What was your process like in selecting the found objects that make up your work?
As a “non-artist” entering the A Place of Her Own Residency in the Fall of 2014, the thought of making art was a daunting one. With the support of Trinity Ordona, Cynthia Tom, our art instructors, and the community of A Place of Her Own residents, however, I was able to explore many aspects of my community, my family patterns, and how that shapes me. This cathardic experience gave me the strength to be able to reflect inward and work on painful memories and thoughts.
In terms of the found objects that I collected, my family home is a place of treasures…my family never throws anything away, so I did a lot of scavanging at home. There was a piece in particular that I wanted to work with and got permission from my mother. It was an intricate hanging ornament made of shells from the Philippines. I remember bringing it to the studio and sat there for hours staring at it until I finally got a pair of scissors and started cutting it…strands of shells falling off the ornament. That was a turning point for me. I hesitated on altering it because to do so felt like destroying a part of my heritage, but instead it freed me. That first action of cutting was about symbolically giving myself permission to deconstruct and find ways to transform…to take all the cultural expectations, traditions and family history and not letting it define me.
Though I didn’t end up making the piece I originally planned or using the ornament, it did make me realize that I needed to acknowledge my own identity before looking more deeply into my culture and familial history. That’s where the mirrors came in.
The mirrors in your exhibition all represent something different. How has your personal experience informed the meaning of the “Three Mirrors to Self-Awakening”?
One simple activity that we did in A Place of Her Own Residency was to look at ourselves in the mirror for a few minutes. It was a painful exercise to do. I couldn’t look at myself without feeling pain, shame, and disgust. When we had to think of aspirations, I wondered what it would be like to be able to look at myself in the mirror and not feel that way.
I’ve been feeling pain, shame, and disgust for a long time now. Five years ago, that belief about myself finally overwhelmed me. I took a children and adolescent health class about risk and protective factors that they may experience and how it can affect health outcomes into adulthood. I didn’t know it at the time, but I was being triggered by the things that we were learning and discussing in the class. Because I grew up with a lot of the negative risk factors we were learning about in class, I felt like an “other”. It was isolating and came with a lot of other strong emotions. I didn’t understand or know what to do with those emotions. I tried to bury them deep down inside and it got heavier and heavier that I couldn’t hold it anymore. A Place of Her Own is helping me with my healing process. With the support of Trinity Ordona, Cynthia Tom, our art instructors, and the community of A Place of Her Own residents and the safe space that was cultivated, I was able to explore and talk about my experiences. The three mirrors are literal reminders of the process I went through in A Place and still need to continue doing to take care of myself. While looking in the mirror is sometimes still hard to do, seeing my reflection in Three Mirrors to Self-Awakening, I can take that moment to accept things as they are (Self-acceptance Mirror), dream and take action (Self-Prescribed Mirror), and remember my resiliency (Self-Healing Mirror).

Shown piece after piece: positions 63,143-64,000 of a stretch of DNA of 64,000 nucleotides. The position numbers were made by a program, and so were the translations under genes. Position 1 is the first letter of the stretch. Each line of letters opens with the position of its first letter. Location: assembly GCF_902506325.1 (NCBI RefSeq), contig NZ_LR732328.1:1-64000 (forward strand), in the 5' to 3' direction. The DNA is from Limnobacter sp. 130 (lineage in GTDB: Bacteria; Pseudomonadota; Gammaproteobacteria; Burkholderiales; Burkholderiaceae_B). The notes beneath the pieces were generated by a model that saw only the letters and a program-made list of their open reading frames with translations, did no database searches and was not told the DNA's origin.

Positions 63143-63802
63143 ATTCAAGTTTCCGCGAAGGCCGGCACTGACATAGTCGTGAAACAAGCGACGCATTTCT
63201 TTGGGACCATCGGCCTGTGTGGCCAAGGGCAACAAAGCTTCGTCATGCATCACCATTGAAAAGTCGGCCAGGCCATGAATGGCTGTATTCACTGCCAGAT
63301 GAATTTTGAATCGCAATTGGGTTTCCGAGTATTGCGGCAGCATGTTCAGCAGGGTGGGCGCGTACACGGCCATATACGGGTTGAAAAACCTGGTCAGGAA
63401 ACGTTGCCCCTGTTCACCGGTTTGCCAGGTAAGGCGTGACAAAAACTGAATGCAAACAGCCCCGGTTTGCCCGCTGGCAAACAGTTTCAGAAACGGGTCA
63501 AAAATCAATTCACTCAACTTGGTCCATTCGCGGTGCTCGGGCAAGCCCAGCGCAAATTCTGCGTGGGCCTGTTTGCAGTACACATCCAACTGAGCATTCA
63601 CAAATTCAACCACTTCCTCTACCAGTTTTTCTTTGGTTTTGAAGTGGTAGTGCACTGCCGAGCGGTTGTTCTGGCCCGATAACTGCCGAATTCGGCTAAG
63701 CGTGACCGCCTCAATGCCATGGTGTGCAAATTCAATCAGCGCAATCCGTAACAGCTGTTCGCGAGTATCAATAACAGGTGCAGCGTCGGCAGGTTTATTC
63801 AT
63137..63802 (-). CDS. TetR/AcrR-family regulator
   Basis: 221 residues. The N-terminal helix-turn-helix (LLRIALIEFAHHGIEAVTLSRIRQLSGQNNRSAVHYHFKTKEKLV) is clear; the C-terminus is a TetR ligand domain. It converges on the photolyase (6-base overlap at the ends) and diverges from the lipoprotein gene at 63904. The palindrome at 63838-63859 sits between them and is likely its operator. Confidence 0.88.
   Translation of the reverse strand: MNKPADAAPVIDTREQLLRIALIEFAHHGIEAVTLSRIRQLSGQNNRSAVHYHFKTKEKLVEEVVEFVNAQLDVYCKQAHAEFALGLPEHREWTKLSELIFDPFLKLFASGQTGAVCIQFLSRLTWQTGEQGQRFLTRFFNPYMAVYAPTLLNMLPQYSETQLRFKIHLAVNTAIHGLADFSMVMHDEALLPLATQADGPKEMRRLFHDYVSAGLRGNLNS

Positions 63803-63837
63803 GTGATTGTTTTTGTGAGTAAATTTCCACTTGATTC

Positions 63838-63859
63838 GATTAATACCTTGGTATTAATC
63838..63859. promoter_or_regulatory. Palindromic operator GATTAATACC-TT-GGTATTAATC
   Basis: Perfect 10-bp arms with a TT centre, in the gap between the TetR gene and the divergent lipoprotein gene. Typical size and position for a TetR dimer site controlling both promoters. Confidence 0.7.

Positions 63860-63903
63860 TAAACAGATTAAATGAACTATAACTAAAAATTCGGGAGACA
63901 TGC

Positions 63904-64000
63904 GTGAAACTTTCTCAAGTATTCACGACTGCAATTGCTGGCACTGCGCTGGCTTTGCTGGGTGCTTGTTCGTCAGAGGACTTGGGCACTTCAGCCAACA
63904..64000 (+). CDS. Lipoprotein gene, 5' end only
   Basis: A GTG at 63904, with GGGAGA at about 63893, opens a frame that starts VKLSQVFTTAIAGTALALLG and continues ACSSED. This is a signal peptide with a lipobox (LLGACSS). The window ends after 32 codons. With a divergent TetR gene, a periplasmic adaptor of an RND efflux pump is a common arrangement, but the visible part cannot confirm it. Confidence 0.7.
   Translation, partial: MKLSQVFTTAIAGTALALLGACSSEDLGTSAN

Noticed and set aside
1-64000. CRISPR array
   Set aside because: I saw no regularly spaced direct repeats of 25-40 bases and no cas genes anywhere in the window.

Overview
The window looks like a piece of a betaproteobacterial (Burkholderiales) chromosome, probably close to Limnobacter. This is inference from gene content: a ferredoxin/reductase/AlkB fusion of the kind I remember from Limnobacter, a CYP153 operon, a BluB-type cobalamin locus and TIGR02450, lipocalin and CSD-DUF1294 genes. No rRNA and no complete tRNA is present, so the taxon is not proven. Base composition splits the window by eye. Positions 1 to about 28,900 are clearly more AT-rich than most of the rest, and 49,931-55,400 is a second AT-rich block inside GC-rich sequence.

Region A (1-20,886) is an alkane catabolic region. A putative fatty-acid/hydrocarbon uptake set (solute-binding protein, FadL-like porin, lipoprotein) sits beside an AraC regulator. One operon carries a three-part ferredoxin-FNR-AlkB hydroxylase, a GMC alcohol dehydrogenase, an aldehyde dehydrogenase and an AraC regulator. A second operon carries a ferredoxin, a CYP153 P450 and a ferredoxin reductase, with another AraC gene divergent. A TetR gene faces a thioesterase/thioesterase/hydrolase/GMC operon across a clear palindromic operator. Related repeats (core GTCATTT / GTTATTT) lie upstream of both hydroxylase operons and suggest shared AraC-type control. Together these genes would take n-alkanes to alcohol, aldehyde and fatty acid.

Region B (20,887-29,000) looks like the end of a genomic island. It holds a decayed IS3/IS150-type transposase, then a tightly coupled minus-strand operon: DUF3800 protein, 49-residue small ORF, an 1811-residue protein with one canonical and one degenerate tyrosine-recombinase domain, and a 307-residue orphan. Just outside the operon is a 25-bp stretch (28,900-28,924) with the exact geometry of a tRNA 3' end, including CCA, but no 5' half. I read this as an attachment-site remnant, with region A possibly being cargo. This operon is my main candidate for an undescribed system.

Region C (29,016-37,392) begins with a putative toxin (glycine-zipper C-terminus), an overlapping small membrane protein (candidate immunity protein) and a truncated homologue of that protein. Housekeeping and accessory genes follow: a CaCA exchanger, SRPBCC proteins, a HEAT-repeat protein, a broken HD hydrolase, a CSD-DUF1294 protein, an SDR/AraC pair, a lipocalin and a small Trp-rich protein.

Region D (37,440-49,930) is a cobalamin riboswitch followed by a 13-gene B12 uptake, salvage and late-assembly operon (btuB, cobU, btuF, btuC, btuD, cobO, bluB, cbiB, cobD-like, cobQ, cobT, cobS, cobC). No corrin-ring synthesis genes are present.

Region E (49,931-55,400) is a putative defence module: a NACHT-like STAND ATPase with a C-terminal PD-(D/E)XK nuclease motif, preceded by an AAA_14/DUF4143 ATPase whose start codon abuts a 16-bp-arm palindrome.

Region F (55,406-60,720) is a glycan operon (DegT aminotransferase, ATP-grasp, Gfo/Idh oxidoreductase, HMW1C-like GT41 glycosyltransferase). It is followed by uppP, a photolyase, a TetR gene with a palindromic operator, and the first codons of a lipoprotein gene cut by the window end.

If you wanted people to take away only one idea from this exhibit what would it be?
In order to be able to do great things within our community, self-care is essential… I like the quote below by Alice Walker. It is my goal for myself and my goal for my community.
“In my work and in myself I reflect black people, women and men, as I reflect others. One day even the most self-protective ones will look into the mirror I provide and not be afraid.”
Natalie Sacramento is a “non-artist” transformed to “artist” through participation in A Place of Her Own Residency in Fall 2014. Natalie feels privileged to have been part of the Residency and looks forward to doing artwork, self-discovery, and healing with the A Place of Her Own community. When Natalie is not working on her art, she works in community settings, doing public health work in HIV/AIDS and worker health. Her aspirations include working on programs and interventions that improve the health outcomes of People of Color and immigrant populations.
About the Interviewer
Carolina Quintanilla serves as Interim Gallery Creative Partnerships Manager for SOMArts Cultural Center. She has a B.A. in Asian American Studies and is an Ethnic Studies MA candidate at San Francisco State University.
The exhibition: A Place of Her Own opens November 19, with a free reception 6–9pm, and is on view from November 19–December 11, 2015.
Images from top to bottom: “Three Mirrors to Self-Awakening“, installation, 2015; image courtesy of Natalie Sacramento